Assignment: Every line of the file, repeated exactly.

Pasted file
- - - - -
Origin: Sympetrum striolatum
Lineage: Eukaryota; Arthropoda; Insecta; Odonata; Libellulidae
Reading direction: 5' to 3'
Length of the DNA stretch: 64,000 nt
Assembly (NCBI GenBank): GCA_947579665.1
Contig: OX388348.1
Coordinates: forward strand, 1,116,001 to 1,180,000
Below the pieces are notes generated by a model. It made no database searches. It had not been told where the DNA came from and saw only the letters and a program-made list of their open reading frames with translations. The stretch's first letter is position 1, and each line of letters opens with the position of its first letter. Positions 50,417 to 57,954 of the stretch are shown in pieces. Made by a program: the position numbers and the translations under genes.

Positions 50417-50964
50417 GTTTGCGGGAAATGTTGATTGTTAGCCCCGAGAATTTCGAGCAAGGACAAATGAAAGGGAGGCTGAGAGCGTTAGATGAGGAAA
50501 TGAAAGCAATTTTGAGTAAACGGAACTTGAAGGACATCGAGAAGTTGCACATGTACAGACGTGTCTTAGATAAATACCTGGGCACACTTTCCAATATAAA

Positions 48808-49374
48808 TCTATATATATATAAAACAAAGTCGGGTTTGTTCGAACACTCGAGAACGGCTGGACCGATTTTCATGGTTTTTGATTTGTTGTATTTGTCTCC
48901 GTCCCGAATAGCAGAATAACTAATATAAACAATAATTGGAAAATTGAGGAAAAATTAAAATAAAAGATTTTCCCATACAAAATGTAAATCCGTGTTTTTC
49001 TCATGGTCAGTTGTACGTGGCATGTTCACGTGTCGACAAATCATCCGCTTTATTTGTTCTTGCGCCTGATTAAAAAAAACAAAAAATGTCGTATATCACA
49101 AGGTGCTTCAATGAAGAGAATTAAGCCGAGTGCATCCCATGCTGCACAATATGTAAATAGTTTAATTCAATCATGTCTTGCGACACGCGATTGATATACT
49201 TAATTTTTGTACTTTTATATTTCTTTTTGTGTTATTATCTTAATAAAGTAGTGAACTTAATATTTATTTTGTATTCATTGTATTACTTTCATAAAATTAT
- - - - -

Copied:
Origin: Sympetrum striolatum
Lineage: Eukaryota; Arthropoda; Insecta; Odonata; Libellulidae
Reading direction: 5' to 3'
Length of the DNA stretch: 64,000 nt
Assembly (NCBI GenBank): GCA_947579665.1
Contig: OX388348.1
Coordinates: forward strand, 1,116,001 to 1,180,000
Below the pieces are notes generated by a model. It made no database searches. It had not been told where the DNA came from and saw only the letters and a program-made list of their open reading frames with translations. The stretch's first letter is position 1, and each line of letters opens with the position of its first letter. Positions 50,417 to 57,954 of the stretch are shown in pieces. Made by a program: the position numbers and the translations under genes.

Positions 50417-50964
50417 GTTTGCGGGAAATGTTGATTGTTAGCCCCGAGAATTTCGAGCAAGGACAAATGAAAGGGAGGCTGAGAGCGTTAGATGAGGAAA
50501 TGAAAGCAATTTTGAGTAAACGGAACTTGAAGGACATCGAGAAGTTGCACATGTACAGACGTGTCTTAGATAAATACCTGGGCACACTTTCCAATATAAA

Positions 48808-49374
48808 TCTATATATATATAAAACAAAGTCGGGTTTGTTCGAACACTCGAGAACGGCTGGACCGATTTTCATGGTTTTTGATTTGTTGTATTTGTCTCC
48901 GTCCCGAATAGCAGAATAACTAATATAAACAATAATTGGAAAATTGAGGAAAAATTAAAATAAAAGATTTTCCCATACAAAATGTAAATCCGTGTTTTTC
49001 TCATGGTCAGTTGTACGTGGCATGTTCACGTGTCGACAAATCATCCGCTTTATTTGTTCTTGCGCCTGATTAAAAAAAACAAAAAATGTCGTATATCACA
49101 AGGTGCTTCAATGAAGAGAATTAAGCCGAGTGCATCCCATGCTGCACAATATGTAAATAGTTTAATTCAATCATGTCTTGCGACACGCGATTGATATACT
49201 TAATTTTTGTACTTTTATATTTCTTTTTGTGTTATTATCTTAATAAAGTAGTGAACTTAATATTTATTTTGTATTCATTGTATTACTTTCATAAAATTAT